When we think about Iran and its religion the first thing that will come to our minds is going to be, probably, Islam. Although that’s a reasonable reaction, being the country currently a Theocratic Islamic Republic, Iran is actually the birthplace of one of the oldest religions of the world that is still active: Zoroastrianism.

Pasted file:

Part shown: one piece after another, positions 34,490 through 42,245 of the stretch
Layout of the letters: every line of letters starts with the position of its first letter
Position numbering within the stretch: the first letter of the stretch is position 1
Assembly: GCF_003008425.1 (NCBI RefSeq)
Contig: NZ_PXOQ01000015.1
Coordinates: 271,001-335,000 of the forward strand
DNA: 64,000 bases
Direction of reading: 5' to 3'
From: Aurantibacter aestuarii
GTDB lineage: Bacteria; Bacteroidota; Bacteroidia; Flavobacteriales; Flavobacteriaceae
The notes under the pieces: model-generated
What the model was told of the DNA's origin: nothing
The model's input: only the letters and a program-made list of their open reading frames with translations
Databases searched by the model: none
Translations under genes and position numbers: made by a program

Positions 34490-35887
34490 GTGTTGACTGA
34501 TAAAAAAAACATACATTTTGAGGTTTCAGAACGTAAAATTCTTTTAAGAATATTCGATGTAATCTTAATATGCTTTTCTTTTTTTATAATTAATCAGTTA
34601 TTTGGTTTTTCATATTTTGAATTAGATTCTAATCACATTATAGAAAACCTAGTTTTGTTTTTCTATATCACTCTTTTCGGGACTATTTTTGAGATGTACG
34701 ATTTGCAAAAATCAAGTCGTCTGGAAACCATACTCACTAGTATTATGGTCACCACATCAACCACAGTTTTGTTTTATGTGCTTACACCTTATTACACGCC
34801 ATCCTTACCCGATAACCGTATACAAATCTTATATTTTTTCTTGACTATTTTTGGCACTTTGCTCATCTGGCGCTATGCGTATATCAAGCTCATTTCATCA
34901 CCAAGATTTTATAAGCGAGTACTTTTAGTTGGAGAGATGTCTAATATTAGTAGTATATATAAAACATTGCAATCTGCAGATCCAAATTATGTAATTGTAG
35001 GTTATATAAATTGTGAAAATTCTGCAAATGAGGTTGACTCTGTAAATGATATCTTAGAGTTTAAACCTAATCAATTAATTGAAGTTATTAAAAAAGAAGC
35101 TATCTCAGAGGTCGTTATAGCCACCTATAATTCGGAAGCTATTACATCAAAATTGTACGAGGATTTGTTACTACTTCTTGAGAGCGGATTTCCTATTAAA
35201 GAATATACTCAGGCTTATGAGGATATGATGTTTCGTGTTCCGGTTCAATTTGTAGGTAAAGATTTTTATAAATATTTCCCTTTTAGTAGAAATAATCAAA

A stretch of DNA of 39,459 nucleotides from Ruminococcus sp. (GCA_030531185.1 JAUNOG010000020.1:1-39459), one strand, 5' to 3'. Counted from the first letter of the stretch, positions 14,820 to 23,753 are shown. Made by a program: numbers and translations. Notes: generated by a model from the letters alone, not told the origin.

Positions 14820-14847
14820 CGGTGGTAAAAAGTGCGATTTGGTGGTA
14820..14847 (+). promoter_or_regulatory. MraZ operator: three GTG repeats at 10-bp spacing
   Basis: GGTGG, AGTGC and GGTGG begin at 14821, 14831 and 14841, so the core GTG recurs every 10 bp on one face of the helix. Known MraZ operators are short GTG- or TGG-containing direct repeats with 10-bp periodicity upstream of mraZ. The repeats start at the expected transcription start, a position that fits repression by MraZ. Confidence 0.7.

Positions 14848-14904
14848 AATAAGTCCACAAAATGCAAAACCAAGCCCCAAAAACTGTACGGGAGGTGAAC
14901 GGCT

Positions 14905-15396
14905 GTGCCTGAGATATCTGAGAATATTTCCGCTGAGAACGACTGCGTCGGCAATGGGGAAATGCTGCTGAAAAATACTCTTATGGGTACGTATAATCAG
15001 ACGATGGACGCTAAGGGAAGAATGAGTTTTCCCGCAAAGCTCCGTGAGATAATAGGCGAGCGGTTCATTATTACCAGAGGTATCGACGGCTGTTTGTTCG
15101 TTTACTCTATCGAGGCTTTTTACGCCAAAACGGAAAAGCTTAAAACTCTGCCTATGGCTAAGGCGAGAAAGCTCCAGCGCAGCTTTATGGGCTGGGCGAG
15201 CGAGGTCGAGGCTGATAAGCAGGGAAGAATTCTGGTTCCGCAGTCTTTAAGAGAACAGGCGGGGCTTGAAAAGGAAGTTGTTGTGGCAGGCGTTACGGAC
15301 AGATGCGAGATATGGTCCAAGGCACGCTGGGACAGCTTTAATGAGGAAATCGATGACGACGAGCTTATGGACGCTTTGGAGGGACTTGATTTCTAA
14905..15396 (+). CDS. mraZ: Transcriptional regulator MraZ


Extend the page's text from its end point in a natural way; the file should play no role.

Zoroastrianism takes its name from Zoroaster or Zarathustra, the Iranian prophet whose teachings of the religious traditions of the religion helped its development and expansion. There is no scholarly consensus about when he was born, but there are evidences pointing at somewhere between the 1st and the 2nd millennium BCE (3,000 or 4,000 years ago). Other scholars, however, put him way later, on the 6th century BCE, as a contemporary of Cyrus the Great and Darius I. On top of that we are not even sure if he was just one man or a series of prophets and masters, being the Zoroaster we know one of them. In any case, his main contribution to Zoroastrianism was the creation of what became the core of Zoroastrian thinking and liturgy. He, according to the legend, created the Avesta, the holy book of Zoroastrianism.